WHAT TO DO IF YOU OR YOUR RELATIVE MOVES INTO A CARE HOME.

Moving into a care or nursing home may be a planned event and you and your family may be lucky enough to attend to everything necessary prior to the move. However, many of you may be faced with an emergency situation. A fall or a stroke may mean a period in hospital during which time it becomes clear that you or your relative cannot return to independent living. In other cases there may be an advance in dementia meaning that you or your relative cannot cope at home any longer.
A move from home may mean moving in with a relative or moving to a care or nursing home. In any event there will be a whole host of issues requiring attention:
House Insurance – if a house is to remain empty then most insurance companies will insure on the same terms for a month or two. However, thereafter the insurance will either fail entirely or will have restrictions placed upon it. Theft or malicious damage may not be covered and there are likely to be restrictions as to leaving water on and how often the property is inspected. It is therefore essential that an insurance certificate is obtained.
Council Tax – you should inform your local authority as to when the move took place. This should be done as soon as possible as there will be restrictions on the backdating of refunds. You should also check to make sure that a claim was made for a single person’s discount if relevant. Many elderly people can perhaps cope with sorting out payment for their council tax but don’t understand that they have to complete a form to obtain full discounts. In one case recently, I was able to demonstrate to the local authority there had not been anyone able to help our client to fill in her forms correctly, and that she was incapable of doing so herself, therefore a full rebate was given.
Water rates – even though the water may be left on, rather than draining down the system, the water board will usually put a stop on the account if the premises remain empty. Thus there will be no further charges. There may also be a rebate due if the house has been empty for some time. You should also determine what is to happen to the house telephone, is it to be disconnected to save further payments?
Most of us will have numerous standing orders and direct debits attached to our bank accounts. However, I bet we couldn’t name them all and some of them should have been stopped long ago. Quite often when I am dealing with bank accounts I notice a huge list of standing orders which can often add up to hundreds of pounds a month. If you or your relative need to pay for care home fees you will be looking to save money elsewhere. Is it necessary to be paying money to the likes of The Royal Mint, RSPCA, RSPB, The National Trust, The Orphaned Bear Society, The One Legged Donkey Society, you understand my point!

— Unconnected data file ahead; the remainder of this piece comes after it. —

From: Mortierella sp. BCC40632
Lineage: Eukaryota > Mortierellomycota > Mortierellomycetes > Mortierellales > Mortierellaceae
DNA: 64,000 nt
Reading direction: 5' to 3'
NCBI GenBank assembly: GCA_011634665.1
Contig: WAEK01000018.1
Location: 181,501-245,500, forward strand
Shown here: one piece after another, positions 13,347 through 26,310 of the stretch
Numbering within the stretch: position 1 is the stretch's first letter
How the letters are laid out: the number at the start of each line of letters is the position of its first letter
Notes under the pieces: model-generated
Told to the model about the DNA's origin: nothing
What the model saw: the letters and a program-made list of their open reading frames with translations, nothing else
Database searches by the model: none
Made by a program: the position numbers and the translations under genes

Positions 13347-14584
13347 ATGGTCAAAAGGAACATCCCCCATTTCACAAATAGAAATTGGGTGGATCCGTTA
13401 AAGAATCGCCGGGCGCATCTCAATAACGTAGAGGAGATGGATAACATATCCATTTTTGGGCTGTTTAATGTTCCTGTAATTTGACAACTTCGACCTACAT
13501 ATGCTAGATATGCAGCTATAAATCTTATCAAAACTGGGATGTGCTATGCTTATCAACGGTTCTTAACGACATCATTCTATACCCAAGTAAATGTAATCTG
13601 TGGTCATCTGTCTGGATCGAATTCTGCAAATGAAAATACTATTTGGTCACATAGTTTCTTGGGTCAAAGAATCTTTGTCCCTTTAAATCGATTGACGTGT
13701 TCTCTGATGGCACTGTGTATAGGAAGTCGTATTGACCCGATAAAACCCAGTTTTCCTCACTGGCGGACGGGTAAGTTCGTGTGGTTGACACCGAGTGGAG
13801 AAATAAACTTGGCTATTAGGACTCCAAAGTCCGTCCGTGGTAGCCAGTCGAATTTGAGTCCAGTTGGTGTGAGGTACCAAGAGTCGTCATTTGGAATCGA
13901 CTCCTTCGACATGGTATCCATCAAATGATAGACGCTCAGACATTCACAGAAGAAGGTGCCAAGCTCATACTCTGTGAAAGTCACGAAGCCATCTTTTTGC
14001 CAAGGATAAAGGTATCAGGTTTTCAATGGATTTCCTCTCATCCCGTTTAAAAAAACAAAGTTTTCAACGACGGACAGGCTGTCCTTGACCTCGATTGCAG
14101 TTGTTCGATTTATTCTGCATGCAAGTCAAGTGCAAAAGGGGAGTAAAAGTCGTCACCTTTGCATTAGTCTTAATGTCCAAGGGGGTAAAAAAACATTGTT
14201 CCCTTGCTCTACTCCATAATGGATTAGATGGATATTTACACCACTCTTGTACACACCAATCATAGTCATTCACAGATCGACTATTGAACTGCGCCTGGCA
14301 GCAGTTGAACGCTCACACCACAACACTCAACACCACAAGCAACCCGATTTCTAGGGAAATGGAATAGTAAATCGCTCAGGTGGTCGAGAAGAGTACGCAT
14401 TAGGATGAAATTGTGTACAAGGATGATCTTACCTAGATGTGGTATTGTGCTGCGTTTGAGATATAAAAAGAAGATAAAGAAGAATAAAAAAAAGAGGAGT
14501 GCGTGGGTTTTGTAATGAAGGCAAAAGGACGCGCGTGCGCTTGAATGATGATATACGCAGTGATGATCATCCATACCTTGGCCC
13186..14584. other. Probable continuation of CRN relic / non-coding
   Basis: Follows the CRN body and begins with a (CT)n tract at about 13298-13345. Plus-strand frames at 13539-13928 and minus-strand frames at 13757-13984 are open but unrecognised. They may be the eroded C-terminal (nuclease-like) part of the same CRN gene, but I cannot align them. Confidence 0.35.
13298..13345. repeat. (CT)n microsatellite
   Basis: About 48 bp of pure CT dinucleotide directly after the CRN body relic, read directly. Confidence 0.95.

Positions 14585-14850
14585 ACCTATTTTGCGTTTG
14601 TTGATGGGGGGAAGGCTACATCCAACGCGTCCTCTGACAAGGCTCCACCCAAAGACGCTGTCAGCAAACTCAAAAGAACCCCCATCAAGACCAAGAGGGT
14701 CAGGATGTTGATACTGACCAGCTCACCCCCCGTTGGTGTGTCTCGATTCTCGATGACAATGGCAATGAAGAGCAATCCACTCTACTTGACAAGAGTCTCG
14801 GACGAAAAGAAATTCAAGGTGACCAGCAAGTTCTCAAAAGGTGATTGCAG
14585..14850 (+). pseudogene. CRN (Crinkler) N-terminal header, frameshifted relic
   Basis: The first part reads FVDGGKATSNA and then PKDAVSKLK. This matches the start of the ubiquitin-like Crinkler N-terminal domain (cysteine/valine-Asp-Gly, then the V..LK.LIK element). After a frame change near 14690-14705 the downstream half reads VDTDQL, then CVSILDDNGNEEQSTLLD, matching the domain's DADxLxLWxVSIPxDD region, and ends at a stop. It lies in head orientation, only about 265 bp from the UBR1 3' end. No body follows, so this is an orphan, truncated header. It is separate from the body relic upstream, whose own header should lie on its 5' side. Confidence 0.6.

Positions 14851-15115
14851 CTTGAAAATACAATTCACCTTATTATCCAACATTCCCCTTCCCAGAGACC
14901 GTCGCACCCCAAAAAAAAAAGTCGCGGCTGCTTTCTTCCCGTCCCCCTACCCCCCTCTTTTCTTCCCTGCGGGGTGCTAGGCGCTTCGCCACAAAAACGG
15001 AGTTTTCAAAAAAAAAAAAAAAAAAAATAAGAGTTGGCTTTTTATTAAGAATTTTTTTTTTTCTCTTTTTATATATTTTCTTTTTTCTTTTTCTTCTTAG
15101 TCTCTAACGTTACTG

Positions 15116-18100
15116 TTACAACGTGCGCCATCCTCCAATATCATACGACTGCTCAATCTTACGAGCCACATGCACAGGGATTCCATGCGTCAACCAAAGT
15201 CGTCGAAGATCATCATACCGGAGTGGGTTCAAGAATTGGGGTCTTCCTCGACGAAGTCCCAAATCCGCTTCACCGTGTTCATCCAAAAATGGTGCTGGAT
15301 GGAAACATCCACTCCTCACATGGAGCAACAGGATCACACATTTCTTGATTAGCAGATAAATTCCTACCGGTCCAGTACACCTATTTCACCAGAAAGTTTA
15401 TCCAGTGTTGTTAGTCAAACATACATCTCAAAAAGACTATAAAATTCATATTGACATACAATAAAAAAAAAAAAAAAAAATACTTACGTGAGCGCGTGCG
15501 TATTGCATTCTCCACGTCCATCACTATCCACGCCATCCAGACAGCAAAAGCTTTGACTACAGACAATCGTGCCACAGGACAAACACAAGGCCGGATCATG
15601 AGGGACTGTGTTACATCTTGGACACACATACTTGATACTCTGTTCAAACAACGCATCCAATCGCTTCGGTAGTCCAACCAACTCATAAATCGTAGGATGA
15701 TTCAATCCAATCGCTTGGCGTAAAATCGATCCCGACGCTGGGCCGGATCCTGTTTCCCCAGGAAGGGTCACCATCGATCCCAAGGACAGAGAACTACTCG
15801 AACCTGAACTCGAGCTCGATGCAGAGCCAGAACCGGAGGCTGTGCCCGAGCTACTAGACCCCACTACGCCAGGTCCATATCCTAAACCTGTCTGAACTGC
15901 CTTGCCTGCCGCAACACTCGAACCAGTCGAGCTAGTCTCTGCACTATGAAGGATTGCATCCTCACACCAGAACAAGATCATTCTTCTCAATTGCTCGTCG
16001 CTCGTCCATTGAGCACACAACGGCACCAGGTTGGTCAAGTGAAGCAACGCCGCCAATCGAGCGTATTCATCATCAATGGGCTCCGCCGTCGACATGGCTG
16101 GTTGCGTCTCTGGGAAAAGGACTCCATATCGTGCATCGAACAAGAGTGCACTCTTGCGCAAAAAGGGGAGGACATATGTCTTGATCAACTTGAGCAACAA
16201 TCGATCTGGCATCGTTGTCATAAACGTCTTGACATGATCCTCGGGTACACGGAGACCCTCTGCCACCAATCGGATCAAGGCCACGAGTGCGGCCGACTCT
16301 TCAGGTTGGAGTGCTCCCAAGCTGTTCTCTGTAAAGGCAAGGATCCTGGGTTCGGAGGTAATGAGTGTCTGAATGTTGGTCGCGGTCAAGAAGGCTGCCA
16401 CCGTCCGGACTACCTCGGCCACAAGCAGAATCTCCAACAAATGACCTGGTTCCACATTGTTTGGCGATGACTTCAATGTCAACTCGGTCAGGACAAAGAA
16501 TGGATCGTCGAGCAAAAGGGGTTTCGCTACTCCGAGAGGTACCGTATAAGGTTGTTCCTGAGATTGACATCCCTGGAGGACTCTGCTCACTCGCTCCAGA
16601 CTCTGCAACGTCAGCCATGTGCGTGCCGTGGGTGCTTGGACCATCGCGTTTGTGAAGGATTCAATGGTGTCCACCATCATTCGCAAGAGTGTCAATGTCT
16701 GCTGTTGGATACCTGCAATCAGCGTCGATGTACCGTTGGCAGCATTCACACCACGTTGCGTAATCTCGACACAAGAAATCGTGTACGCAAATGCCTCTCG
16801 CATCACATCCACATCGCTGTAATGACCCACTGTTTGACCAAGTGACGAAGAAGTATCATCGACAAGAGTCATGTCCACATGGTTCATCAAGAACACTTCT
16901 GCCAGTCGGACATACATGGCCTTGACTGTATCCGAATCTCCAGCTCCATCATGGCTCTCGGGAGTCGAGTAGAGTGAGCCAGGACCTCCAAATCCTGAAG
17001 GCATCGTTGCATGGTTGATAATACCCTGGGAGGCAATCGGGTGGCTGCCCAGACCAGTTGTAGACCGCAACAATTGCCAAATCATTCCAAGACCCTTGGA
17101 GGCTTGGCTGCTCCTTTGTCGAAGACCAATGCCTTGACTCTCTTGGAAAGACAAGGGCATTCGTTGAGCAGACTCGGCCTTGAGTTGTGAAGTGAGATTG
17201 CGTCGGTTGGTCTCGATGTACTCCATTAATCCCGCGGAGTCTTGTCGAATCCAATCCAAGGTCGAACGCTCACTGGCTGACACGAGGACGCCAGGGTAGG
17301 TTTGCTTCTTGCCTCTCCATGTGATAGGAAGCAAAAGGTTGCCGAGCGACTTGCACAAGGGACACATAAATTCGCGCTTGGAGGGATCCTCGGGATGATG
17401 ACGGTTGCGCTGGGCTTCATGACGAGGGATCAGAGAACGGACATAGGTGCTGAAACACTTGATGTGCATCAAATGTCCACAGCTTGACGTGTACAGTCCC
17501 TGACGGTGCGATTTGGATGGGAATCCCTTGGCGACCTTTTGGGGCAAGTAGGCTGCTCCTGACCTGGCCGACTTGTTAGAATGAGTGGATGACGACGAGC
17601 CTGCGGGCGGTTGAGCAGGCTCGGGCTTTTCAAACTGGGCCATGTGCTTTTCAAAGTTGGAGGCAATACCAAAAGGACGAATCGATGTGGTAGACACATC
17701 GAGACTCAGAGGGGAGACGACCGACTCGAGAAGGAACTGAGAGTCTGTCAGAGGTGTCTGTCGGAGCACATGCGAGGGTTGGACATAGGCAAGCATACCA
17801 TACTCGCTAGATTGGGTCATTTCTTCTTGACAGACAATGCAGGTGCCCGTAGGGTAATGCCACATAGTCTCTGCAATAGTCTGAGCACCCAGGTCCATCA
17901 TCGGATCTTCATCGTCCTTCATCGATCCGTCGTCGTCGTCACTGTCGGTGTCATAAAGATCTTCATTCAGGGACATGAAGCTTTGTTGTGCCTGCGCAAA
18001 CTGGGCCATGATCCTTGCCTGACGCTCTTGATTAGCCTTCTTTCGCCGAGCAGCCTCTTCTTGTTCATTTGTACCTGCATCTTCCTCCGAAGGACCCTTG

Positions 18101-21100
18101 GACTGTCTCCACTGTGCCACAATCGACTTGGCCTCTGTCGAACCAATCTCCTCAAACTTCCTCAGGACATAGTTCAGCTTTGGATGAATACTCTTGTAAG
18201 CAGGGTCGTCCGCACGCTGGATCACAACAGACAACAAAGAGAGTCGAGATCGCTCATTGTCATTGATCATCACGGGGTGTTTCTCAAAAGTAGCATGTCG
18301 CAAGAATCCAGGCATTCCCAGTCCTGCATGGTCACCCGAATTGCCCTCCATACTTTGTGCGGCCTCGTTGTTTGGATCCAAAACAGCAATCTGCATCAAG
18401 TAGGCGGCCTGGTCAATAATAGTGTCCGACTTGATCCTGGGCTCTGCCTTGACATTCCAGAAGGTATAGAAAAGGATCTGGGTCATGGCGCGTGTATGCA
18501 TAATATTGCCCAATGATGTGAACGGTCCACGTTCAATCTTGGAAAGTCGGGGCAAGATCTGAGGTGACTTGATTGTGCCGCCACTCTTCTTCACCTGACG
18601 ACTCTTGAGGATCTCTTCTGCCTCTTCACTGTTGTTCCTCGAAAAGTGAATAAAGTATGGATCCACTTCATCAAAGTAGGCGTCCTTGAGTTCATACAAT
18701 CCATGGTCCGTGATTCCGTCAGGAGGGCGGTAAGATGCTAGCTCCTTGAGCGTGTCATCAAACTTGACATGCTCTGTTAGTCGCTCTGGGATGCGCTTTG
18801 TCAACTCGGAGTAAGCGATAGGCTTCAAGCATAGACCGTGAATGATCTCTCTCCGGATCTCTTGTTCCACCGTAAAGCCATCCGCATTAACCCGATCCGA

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It will be necessary to ask the bank to stop all standing orders other than for essential items such as house insurance. Don’t forget to ask for a full list of all payments as some are paid only once a year and may not show up on a current statement. If you don’t have a Lasting Power of Attorney in place the bank will want to meet you to take instructions. Now might be a good time to appoint an attorney to manage your financial affairs. That way you will not have to meet the bank staff each time your relative needs to rearrange your finances.
Urgent attention must be given to payment of any care home fees. Who will manage the bills, which bank account will be used to pay the fees, who will check the statements from the care home? It may mean amalgamating a number of bank accounts to make the task easier.
Have you applied for all relevant state benefits such as Attendance Allowance? A social worker or Age UK can assist with this.
Finally, there is the issue of the family home. I have met people who live in care homes and who understandably do not wish to give up their own home. In one case a lady told me that she was working hard to get back to her own home; she had been in a nursing home for over two years. In all of that time her home had been empty and was deteriorating. Perhaps the property should be rented out? Should it be sold, if so who will deal with the sale? Who will deal with the huge task of clearing out the property?
If the property is to be sold then does the owner have sufficient mental capacity to deal with this? If not a Power of Attorney can be used. If there isn’t one in place then someone is going to have to apply to the Court of Protection to become a Deputy. Once a Deputy is appointed they can then deal with the sale.

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